An offensive trade or manufacture may call as legitimately for the interference of equity as any other nuisance, for, though these are lawful and necessary, yet they should be exercised in remote places. The right, nevertheless, to have such a business restrained is not absolute and unlimited, but is, and must be in the nature of things, subject to reasonable limitations which have regard to the rights of others not less than to the general public welfare.
The homeowner's house was located on a city street containing several manufacturing businesses. The mill took possession of the adjoining property and put in fixtures and machinery to run a steam flouring-mill. Over a year after the mill began to operate, the homeowner filed a bill for a perpetual injunction. The trial court dismissed the bill, and the homeowner appealed. The court affirmed, holding that the mill's business was not objectionable and the homeowner had no special ground for complaint. Although the mill caused annoyance to the homeowner and his family and rendered the occupation of his building as a residence less desirable, the evidence did not support any finding that the mill exercised any want of due care or willful disregard of the rights of its neighbors.
Is the complainant, in consequence of the annoyance, which the business of the defendants caused him, entitled to have that business enjoined?
In the case before us we find that the defendants are carrying on a business not calculated to be specially annoying, except to the occupants of dwellings. They chose for its establishment a locality where all the buildings had been constructed for purposes other than for residence. Families, to some extent, occupied these buildings, but their occupation was secondary to the main object of their construction, and we must suppose that it was generally for reasons which precluded the choice of a more desirable neighborhood. The number of these families, moreover, was decreasing, and in view of the size of the block, was really insignificant at the time this machinery was put in. Some kinds of business were then carried on in the block, which were likely to be equally offensive to adjoining proprietors with that of the defendants, and it is not shown that any complaint was made of them. In view of these facts we think it is not shown that the defendants were bound to know they were invading the legal rights of other persons when they established their present business, nor can we say that the evidence satisfies us that they selected an unsuitable locality for the purpose.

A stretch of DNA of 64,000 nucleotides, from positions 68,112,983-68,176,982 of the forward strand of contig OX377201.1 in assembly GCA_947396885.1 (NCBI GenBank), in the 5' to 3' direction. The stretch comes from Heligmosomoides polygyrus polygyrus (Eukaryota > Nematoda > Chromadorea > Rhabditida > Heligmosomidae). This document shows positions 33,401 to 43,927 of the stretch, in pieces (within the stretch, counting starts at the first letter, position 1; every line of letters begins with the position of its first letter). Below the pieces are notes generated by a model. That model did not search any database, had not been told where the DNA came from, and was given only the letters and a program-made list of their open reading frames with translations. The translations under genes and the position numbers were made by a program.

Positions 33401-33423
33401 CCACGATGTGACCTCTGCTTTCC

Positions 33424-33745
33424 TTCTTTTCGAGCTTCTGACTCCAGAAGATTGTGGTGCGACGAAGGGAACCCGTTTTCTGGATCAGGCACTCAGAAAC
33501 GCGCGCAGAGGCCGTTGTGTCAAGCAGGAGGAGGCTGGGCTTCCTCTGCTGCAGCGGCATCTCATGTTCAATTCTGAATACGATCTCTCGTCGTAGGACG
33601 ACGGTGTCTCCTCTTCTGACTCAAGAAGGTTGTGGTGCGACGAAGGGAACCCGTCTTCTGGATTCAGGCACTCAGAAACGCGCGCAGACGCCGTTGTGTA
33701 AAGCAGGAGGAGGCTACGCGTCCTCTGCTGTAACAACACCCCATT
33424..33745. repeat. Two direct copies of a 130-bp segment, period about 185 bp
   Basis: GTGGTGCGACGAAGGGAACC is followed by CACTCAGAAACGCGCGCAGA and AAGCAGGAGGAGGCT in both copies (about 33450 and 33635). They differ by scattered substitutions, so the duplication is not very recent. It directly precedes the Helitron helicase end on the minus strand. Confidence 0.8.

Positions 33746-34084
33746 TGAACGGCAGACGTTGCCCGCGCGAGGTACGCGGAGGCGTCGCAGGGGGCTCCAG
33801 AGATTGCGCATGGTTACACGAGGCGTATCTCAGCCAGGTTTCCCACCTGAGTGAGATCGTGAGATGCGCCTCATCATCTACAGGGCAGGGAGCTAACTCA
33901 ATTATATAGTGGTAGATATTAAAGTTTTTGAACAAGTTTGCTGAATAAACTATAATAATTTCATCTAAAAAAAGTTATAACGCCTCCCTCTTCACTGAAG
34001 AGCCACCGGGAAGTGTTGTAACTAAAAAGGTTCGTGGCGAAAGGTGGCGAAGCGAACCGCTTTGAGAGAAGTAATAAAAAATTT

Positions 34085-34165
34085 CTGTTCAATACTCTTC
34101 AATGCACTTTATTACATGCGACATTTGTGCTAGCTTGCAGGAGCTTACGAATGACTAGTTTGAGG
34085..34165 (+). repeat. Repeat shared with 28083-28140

Thus, the complainant, having taken up his residence in a portion of the city mainly appropriated to business purposes, cannot complain of the establishment of any new business near him, provided such new business is not in itself objectionable as compared with those already established, and is carried on in a proper manner. We do not find from the evidence that the business of defendants was thus objectionable, or that in the manner of conducting it there is special ground of complaint. And the decree dismissing the bill must, therefore, be affirmed with costs. But the dismissal is to be without prejudice to any proceeding the complainant may be advised to take at law.